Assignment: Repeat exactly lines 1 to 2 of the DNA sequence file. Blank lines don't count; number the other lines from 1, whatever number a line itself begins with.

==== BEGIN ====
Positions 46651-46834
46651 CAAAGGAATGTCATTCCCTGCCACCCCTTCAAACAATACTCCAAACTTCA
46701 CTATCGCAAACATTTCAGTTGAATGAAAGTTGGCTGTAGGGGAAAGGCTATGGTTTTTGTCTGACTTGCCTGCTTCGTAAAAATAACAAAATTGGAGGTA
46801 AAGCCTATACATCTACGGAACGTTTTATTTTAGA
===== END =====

Positions 46651-46834
46651 CAAAGGAATGTCATTCCCTGCCACCCCTTCAAACAATACTCCAAACTTCA